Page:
Although Australia’s legal system might not reflect this, the majority of Australians supported same-sex marriage gay in 2014. This support was unimaginable 20 years ago for anyone but the most optimistic gay or lesbian. It was only 1997 that Tasmania legalized male-to-male intercourse.

Homophobia is still a problem today, but it’s not as institutionalized or deeply rooted as it was in the past. It is amazing to see how fast attitudes towards lesbians and gay Australians have changed over the past 20 years. This is the fastest change in social attitudes to occur in Australian history.

Australian Lesbian and Gay Life Stories is a national oral history project that aims to further explore this transformation. This project is a collaboration of the National Library of Australia, Macquarie University, and two other Australian universities. It was fund by the Australian Research Council.

The lives of different generations of lesbian and gay Australians will give insight into how it was to be gay or lesbian in Australia between the 1940s and the present. At a time when attitudes have changed so dramatically,

Stories Of Ordinary Australians Gay

Five generations of ordinary gay men, and five generations of lesbians will be interview. This project will provide deep insight into the lives of individuals as they navigate social change. This is Australia’s first nationwide oral history project that includes a wide range of lesbian and gay people.

Interviewers travel across Australia to conduct interviews. They visit locations from inner-city apartments to cattle stations. The National Library of Australia will deposit the results, which is Australia’s largest collection of oral history.

The National Library pioneered the use of oral history to engage with the public in this country. It also took advantage of significant technological and participatory online media advantages. Interviewees have control over access conditions, but some interviewees have agreed to make their interviews public through the National Library’s site.

These Are The Two Central Goals Of This Project Gay

It will first increase the digital library of the National Library of Australia by providing 300 hours of oral histories from lesbians and gays. It will also obtain primary information from an already marginalised community to allow for its incorporation into the national narrative.

The project will also examine how lesbians and gays have negotiated extraordinary social change and its impact on their lives and cultural narratives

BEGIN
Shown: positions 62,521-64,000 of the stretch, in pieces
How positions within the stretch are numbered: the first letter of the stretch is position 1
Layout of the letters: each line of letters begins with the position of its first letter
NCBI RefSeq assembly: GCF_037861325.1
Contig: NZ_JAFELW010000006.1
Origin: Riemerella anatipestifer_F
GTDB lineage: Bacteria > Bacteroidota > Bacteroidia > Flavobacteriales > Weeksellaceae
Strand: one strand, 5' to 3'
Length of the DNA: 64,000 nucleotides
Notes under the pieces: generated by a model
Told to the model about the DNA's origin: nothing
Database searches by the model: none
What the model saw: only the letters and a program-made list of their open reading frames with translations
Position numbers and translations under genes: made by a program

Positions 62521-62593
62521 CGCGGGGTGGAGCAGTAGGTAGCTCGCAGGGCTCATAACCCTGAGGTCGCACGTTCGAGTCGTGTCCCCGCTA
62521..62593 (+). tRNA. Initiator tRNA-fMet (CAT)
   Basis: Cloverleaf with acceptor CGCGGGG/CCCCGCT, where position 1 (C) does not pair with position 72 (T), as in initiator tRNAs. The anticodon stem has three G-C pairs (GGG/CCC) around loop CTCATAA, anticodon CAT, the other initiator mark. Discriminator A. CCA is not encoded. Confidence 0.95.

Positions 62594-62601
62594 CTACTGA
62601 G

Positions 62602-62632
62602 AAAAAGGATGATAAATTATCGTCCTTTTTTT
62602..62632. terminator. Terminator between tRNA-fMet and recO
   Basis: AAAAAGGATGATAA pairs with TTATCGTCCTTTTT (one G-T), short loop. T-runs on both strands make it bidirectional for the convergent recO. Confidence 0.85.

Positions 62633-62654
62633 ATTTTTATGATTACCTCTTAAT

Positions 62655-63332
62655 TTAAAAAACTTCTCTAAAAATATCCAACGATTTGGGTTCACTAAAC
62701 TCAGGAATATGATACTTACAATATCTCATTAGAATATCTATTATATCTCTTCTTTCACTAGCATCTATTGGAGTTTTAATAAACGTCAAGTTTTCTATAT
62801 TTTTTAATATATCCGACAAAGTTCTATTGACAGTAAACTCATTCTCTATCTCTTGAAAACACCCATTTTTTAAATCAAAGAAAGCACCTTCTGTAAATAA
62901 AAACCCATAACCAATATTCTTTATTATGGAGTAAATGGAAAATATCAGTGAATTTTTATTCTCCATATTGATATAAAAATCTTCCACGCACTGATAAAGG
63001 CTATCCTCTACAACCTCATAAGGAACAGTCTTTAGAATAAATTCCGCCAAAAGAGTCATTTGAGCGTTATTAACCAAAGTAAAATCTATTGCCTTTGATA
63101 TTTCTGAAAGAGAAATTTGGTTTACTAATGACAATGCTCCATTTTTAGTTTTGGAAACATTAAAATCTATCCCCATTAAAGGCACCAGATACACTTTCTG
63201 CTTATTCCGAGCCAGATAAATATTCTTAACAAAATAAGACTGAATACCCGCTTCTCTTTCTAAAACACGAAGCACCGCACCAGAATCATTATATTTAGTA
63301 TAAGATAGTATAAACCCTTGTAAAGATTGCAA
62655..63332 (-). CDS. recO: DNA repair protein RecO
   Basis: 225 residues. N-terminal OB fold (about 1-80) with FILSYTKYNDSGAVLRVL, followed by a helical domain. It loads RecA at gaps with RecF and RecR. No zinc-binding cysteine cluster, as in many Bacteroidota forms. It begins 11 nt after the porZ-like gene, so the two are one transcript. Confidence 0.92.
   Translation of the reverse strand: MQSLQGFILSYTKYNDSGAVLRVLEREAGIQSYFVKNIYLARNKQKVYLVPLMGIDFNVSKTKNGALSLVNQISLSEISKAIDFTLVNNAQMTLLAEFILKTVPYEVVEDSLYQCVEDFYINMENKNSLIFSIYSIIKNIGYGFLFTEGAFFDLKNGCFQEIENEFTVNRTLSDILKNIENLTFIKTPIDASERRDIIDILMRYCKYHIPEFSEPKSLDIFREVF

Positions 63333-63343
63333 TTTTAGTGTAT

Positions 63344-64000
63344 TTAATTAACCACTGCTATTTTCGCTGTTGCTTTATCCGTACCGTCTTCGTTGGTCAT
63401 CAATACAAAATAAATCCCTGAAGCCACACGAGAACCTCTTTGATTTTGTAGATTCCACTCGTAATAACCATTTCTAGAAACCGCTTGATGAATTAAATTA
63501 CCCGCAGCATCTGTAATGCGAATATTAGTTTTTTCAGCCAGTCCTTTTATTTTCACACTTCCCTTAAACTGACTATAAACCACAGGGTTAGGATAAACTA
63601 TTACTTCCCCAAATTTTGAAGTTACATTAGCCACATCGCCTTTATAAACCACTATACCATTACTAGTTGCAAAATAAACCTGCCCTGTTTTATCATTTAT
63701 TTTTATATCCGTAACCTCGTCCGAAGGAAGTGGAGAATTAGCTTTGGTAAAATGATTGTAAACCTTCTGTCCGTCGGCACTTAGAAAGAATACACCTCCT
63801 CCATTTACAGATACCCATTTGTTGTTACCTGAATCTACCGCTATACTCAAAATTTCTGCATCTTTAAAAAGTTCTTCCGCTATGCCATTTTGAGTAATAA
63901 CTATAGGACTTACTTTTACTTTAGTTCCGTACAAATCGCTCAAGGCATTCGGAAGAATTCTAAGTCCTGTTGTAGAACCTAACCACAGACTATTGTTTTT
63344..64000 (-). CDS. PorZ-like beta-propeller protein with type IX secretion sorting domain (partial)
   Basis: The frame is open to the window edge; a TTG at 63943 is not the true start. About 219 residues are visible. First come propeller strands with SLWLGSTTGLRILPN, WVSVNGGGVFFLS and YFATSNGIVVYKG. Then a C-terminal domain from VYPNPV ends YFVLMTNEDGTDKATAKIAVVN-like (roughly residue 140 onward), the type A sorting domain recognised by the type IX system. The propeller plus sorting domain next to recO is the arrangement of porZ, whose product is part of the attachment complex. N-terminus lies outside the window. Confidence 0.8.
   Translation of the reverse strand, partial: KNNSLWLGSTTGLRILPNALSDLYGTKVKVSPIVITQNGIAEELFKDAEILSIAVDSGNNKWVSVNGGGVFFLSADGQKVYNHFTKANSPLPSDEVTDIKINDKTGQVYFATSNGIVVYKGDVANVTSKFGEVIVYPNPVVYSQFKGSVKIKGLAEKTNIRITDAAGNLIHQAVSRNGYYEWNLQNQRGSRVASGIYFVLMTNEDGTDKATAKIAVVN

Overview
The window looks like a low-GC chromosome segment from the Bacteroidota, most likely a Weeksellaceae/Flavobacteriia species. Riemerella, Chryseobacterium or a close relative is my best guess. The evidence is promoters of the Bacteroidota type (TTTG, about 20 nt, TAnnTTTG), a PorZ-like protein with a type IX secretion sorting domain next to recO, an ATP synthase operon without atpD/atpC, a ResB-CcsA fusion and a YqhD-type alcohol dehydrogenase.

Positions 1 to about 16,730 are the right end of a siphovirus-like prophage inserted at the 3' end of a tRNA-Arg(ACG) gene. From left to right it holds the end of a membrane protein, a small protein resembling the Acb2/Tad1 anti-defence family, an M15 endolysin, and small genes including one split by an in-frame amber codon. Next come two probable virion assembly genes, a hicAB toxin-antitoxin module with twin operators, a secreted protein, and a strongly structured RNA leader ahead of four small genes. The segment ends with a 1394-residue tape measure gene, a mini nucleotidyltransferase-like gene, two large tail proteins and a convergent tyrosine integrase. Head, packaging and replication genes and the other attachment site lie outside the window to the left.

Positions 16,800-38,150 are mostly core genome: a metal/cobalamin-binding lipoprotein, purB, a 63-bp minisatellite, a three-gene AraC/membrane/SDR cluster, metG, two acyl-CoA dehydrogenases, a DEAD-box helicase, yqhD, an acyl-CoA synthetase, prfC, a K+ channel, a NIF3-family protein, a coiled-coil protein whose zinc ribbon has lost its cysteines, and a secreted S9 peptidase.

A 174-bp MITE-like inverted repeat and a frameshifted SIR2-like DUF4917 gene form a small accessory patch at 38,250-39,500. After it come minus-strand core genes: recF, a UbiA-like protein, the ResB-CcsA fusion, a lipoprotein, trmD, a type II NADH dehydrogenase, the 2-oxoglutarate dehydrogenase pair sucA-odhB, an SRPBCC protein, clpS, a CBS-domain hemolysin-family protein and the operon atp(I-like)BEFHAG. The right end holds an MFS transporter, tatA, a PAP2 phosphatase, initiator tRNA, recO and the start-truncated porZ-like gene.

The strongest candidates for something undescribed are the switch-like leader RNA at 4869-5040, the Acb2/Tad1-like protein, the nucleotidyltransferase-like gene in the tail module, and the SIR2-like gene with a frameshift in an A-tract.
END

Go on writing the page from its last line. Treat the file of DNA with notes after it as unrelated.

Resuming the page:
This project recognizes the importance of oral histories from gay and lesbian people that have been collect by other researchers, such as the Australian Lesbian and Gay Archives. There are limitations to existing interviews, which point to the need of a project like this. Some interviews are not widely accessible and remain in the possession only of local researchers.

Community repositories don’t usually have the resources to support large-scale preservation projects. Many oral history interviews are tape. Many of these tapes have poor sound quality and have been damage over time. They also don’t meet international or national technological standards for oral histories. Additionally, most oral histories focus on gay and lesbian activists, not ordinary Australians.

Whose Stories Will You Tell?

Interviews are being conducted with people born between 1930 and 1994, who identify as gay attracted. The participants are divided into five generations, which has been proven successful in the Australian Generations: Live Histories, Generational Change, and Australian Memory collaboration led by Professor Alistair Thomson of Monash University.

  • The Australian Lesbian and Gay Life Stories Project has several cohorts.
  • Respondents born before 1940 who reached sexual maturity during a period when homosexuality between males and females was legal and aggressively policed
  • Born between 1941-1956, and who were born during the 1960s or during the rapid social changes of the 1970s.
  • Respondents born between 1957-1966, who were still young at the time of Australia’s gay liberation movement.
  • Respondents who were born between 1967-1984 and who were alive during the HIV/AIDS epidemic and its aftermath
  • Many people born after 1985 feel that they are living in a “post-gay” era, where the meanings of lesbian and gay identity are changing.

Australian Lesbian and Gay Life Stories, a first for Australia, will be an important addition to National Library’s collection. It will be a resource similar to the Before Stonewall: Lesbian, Gay and Bisexual Oral History collection held by the British Library Sound Archive Collection. Much of the Australian resource, unlike Before Stonewall will be accessible online. This will increase accessibility and transcend national borders. It will raise awareness about lesbians and gays in Australia and how they have contributed to a fundamental change in social attitudes.